Ask me what I would take to a deserted island that I cannot possibly live without -- aside from my husband, family and dog -- and my answer would be music.
Ahead of the Grammy Awards Monday night, iQuanti analyzed the nominees in this year's top categories to see the artists ranking the highest based on Google searches between Feb. 1, 2015 and Jan. 31, 2016.
Looking at the categories of “Best New Artist,” “Song of the Year,” “Album of the Year,” and “Record of the Year,” iQuanti calculated the total searches for each nominee and ranked them based on their monthly average in searches. iQuanti's list of the Internet’s choices based on searches, along with the monthly averages and its forecast of winners per category follows.
For the Best New Artist, Meghan Trainor, a pop singer, garnered the most attention on google.com, reaping 673,000 searches. Sam Hunt, a "progressive" country artist whose songs sound more like rap, follows with 550,000.
For the Song of the Year, "See You Again" by Wiz Khalifa took the No. 1 spot with 368,000 searches, followed by "Thinking Out Loud" with 201,000 searches.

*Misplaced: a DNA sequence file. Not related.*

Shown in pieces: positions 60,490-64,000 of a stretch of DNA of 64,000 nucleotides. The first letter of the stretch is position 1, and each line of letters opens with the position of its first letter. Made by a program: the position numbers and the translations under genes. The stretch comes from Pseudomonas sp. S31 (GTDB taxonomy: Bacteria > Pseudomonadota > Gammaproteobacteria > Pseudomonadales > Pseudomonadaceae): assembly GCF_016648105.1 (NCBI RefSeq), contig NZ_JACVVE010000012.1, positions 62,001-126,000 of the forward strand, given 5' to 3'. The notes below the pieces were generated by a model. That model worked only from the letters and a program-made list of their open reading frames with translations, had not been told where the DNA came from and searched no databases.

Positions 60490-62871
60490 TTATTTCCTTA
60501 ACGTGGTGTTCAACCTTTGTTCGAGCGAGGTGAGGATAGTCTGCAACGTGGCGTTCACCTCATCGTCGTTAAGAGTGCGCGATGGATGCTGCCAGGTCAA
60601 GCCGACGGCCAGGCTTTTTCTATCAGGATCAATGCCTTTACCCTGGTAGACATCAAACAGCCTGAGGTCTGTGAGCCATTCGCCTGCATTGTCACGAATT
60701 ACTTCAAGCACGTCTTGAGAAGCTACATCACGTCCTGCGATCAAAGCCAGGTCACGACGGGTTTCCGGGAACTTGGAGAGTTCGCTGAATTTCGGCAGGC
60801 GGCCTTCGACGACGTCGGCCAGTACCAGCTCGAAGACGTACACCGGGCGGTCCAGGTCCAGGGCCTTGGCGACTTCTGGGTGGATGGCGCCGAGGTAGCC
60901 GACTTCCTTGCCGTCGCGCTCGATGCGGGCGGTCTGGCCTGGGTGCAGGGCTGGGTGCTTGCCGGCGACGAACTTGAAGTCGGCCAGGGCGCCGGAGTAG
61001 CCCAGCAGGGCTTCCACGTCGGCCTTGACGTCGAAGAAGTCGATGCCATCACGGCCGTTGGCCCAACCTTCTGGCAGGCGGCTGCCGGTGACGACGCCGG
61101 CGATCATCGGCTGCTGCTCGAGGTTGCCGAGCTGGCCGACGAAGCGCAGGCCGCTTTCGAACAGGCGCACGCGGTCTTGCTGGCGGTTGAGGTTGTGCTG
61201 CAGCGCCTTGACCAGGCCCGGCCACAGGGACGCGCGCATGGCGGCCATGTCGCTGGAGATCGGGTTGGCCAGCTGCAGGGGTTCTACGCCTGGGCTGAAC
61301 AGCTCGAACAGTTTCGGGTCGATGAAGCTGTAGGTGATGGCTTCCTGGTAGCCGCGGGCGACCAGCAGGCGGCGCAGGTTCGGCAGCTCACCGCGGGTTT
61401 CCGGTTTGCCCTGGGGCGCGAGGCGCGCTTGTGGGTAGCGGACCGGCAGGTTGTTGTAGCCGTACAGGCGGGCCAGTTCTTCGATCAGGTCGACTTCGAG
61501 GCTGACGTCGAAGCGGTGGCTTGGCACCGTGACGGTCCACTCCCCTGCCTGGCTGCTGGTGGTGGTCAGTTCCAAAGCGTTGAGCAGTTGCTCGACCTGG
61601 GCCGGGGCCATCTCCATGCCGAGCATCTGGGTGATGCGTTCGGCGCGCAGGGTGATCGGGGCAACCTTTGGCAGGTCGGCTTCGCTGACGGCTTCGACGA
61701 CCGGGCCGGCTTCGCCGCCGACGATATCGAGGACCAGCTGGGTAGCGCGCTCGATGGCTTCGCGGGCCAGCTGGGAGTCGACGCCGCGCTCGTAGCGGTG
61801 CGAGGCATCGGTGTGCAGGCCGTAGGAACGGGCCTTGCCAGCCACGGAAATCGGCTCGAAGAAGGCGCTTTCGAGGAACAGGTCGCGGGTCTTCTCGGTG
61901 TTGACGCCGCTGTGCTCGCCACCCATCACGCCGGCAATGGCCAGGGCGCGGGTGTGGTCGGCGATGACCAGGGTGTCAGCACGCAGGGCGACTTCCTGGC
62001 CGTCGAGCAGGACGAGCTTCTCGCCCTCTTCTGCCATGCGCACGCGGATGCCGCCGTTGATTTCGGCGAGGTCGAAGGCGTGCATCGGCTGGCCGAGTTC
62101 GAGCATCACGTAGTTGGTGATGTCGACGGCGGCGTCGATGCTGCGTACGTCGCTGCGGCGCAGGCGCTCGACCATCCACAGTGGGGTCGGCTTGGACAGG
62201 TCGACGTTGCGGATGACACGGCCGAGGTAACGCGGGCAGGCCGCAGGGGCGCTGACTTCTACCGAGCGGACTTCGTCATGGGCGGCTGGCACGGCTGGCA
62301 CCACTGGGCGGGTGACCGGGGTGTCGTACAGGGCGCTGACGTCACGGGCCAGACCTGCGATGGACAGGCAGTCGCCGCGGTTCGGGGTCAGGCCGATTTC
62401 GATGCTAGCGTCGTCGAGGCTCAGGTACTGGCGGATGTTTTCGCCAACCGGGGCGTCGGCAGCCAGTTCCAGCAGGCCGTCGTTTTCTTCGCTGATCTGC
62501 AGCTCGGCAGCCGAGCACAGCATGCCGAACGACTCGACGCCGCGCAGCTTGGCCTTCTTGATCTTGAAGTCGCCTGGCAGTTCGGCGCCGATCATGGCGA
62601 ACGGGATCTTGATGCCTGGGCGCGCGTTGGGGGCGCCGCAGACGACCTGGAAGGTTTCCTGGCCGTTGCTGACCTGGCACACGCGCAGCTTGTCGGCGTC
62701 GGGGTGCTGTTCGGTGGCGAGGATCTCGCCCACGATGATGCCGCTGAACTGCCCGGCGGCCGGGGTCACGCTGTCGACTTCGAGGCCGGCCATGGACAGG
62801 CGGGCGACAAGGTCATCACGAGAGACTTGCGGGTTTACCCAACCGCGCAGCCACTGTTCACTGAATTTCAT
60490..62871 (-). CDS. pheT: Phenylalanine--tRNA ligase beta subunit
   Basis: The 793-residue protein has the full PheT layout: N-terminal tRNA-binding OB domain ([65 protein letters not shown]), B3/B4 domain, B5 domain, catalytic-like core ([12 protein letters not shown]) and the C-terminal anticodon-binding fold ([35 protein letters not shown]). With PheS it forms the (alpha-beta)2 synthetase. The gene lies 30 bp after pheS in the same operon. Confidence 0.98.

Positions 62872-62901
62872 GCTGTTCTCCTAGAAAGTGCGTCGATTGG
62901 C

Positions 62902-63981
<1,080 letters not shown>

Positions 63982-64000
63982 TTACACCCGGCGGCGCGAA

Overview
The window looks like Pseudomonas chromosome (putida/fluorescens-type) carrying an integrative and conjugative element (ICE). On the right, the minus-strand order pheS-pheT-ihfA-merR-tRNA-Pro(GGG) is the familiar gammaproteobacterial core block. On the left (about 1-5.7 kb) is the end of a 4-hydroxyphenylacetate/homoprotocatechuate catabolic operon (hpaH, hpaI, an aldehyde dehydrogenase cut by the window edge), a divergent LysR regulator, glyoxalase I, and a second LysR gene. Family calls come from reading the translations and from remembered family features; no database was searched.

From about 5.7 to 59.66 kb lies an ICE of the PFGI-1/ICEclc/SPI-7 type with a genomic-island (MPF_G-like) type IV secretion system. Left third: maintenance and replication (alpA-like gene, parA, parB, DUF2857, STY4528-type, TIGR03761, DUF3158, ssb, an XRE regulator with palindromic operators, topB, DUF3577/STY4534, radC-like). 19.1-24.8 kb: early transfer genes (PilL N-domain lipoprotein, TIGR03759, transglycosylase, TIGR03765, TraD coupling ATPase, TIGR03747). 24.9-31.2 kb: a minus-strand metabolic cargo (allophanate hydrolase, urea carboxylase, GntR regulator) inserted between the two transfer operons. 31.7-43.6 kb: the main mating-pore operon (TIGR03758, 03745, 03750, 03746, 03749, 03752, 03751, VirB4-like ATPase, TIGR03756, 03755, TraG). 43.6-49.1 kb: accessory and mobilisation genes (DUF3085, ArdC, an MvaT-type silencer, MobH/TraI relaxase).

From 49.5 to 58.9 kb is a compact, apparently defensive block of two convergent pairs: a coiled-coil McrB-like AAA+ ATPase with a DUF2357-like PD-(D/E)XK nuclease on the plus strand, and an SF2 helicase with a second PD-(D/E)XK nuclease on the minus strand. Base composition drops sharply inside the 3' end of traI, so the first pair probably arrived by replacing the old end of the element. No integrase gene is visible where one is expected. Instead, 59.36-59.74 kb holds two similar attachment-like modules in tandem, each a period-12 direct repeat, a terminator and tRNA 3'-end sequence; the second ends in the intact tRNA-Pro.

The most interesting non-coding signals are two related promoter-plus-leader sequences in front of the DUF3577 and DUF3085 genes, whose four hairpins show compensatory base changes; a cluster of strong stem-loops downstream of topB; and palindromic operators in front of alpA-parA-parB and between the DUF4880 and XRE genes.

Based on the 165,000 searches on google.com, iQuanti forecasts Kendrick Lamar will win Album of the Year for "To Pimp A Butterfly" with 165,000, followed by "1989" with a distant 40,500.
"Uptown Funk" by Mark Ronson, featuring Bruno Mars, should get Record of the Year with 673,000 searches on google.com; followed by "Thinking Out Loud" with 201,000.
This year CBS will throw West Coasters a bone and broadcast it in the Pacific at 5 P.M. PST and Mountain time zones at the same time it airs in the Eastern zones.
Segments of the Grammys also will have several sponsorships, such as a live music video featuring Gwen Stefani singing her new single "Make Me Like You" during a four-minute Target-sponsored segment. Lady Gaga's performance, a David Bowie tribute sponsored by Intel, aims to foster creativity in the world.
Check back in here Tuesday with a comment and let me know how iQuanti did.